Among the leading members of the CFASS were Sophia and Helen Thoreau (Henry's sisters), Lidian Emerson (Ralph Waldo's wife), and Mary Merrick Brooks. These four women did much to convert both Emerson and his protégé Thoreau to the antislavery cause. Although scholars have devoted a great deal of attention to how and why Emerson and Thoreau abandoned their inhibitions about abolitionism and social reform in the 1840s and 1850s, Petrulionis convincingly argues that this story is incomplete without acknowledging the influence of these women. Mary Brooks, she writes, "pursued Waldo Emerson with a vengeance," and along with his wife Lidian, his aunt Mary Moody Emerson, and his friend Elizabeth Hoar, helped to convince the Transcendentalist to take a more active stance on the issue (p. 24). Petrulionis gives Henry Thoreau's sisters similar credit for cultivating his antislavery commitment.
But Petrulionis is not chiefly interested in Thoreau or Emerson, at least not in their ideas. To understand how Concord became an antislavery hub, she insists, one must push beyond the social and political theories of Concord's Transcendentalist residents to recreate "the civic context in which their abolitionism evolved and took place" (p. 3). And viewed from this perspective, Mary Merrick Brooks, wife of Concord politician Nathan Brooks and daughter of a former slaveholder, becomes the central protagonist. If Sophia and Helen Thoreau and Lidian Emerson can be given credit for convincing their more famous family members to take up the cause of the slave, then Brooks likewise should be acknowledged for doing the same for the town of Concord as a whole. "The de facto director of the society's ceaseless endeavors over the next thirty years," Brooks helped transform a Concord that was indifferent towards abolitionism in the early 1830s into a town that sheltered numerous fugitive slaves in the 1850s, raised money for Free Soilers in Kansas, and eventually held a large memorial service for radical abolitionist John Brown (p. 19).
Brooks worked hard to maintain close ties with like-minded immediate abolitionists in Boston, especially Chapman, a leading member of the Boston Female Anti-Slavery Society. Despite strong opposition among the Concord's conservative residents, she was instrumental in arranging for Phillips to address the community on several occasions in the 1840s. Indeed, as Petrulionis puts it, Brooks "fashioned a strategy dependent on presumption and persistence...repeatedly press[ing] Phillips, Garrison, and other prominent figures to speak in Concord" (p. 38). Unlike some radical abolitionists, however, Brooks also reached out to more moderate antislavery voices. She and her fellow Concord abolitionists were quite conscious of the power of celebrity, seeking to convert local luminaries such as Ralph Waldo Emerson for the weight of their reputation. Yet Brooks demonstrated a keen sense of the limits of such celebrity endorsements as well. Just a month before Emerson's first significant antislavery address, she wrote, "I hope Emerson will say a word....But we want some good speakers whose souls are fired with genuine anti Slavery" (p. 42). Brooks knew that Emerson might make a good cameo appearance, but she had reservations about whether he was yet ready to be counted as a full-fledged member of the antislavery cast.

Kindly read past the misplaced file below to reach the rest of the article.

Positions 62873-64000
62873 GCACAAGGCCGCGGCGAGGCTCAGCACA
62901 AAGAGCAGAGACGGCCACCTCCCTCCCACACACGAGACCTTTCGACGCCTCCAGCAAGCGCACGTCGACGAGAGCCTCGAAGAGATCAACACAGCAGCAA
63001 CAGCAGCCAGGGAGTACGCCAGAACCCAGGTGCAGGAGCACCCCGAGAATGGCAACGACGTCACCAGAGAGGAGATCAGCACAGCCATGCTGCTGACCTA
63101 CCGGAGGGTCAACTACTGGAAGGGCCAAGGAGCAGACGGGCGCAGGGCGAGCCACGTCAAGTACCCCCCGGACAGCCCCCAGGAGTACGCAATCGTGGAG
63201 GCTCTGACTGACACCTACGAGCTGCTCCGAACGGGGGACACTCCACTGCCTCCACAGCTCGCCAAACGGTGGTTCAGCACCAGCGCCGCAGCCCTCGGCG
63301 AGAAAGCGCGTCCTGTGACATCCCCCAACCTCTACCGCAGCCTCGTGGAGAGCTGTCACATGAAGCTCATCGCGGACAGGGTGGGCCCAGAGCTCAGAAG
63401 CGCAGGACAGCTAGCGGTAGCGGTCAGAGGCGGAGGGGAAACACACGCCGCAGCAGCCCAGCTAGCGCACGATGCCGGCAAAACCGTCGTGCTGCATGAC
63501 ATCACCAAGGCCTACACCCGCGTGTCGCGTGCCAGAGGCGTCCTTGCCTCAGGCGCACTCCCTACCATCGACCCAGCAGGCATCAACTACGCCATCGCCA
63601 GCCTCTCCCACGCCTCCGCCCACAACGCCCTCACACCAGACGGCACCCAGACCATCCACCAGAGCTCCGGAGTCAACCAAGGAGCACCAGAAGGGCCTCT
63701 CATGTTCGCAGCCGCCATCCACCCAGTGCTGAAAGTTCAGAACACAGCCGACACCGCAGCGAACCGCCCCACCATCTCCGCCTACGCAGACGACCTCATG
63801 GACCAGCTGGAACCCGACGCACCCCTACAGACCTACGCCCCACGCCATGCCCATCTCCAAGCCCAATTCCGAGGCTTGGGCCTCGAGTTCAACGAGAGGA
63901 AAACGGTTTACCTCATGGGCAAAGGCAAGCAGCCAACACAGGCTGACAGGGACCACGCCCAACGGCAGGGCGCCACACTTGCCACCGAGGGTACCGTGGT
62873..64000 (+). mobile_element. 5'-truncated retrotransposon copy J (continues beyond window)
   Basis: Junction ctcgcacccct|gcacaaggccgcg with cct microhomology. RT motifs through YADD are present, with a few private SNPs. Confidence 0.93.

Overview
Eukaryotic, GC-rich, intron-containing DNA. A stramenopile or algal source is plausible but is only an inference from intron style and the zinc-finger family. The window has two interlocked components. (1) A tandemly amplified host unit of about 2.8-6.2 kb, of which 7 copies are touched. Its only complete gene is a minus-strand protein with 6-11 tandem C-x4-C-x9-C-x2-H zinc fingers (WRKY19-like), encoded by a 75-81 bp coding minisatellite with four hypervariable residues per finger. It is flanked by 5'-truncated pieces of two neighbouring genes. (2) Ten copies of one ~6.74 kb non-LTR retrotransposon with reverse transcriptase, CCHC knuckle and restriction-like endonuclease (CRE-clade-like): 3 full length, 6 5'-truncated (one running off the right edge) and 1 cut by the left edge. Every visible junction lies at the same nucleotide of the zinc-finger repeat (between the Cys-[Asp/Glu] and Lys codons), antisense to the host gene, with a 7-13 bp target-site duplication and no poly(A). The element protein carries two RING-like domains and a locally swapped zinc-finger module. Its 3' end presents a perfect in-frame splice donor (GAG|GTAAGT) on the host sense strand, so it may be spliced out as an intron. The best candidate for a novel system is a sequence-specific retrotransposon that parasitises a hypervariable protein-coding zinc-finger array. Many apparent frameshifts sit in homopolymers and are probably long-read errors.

Beyond highlighting the important efforts of Brooks and her fellow Concord Female Anti-Slavery Society members, To Set This World Right offers a compelling narrative of the evolution of the antislavery movement from the 1830s through the Civil War. Tracing the rise of abolitionism in Concord chronologically, the book provides local color for a number of well-known national antislavery developments. Petrulionis explains how the 1839-40 schism over the role of women in the movement and the efficacy of political agitation had a ripple effect in Concord. Similarly, her narrative details the local reactions to the passage of the 1850 Fugitive Slave Law; several famous fugitive slaves cases; and the capture and execution of John Brown following his raid at Harpers Ferry. Yet, like most microhistories, the book truly shines when it burrows deeply into events with local roots. Petrulionis lends behind-the-scenes drama to familiar incidents, such as Emerson's famous August 1, 1844 address, given in the Concord courthouse on the tenth anniversary of West Indian Emancipation. Similarly, she captures the local import of less publicized events, such as the hostile reception that leading townsman Samuel Hoar received when he traveled to Charleston, South Carolina, to "register an official objection to the southern state's policy of imprisoning free blacks who entered Charleston aboard northern ships" (p. 47). Hoar's humiliation by Southerners sparked an unprecedented wave of outrage among Concord citizens, conservative and radical alike.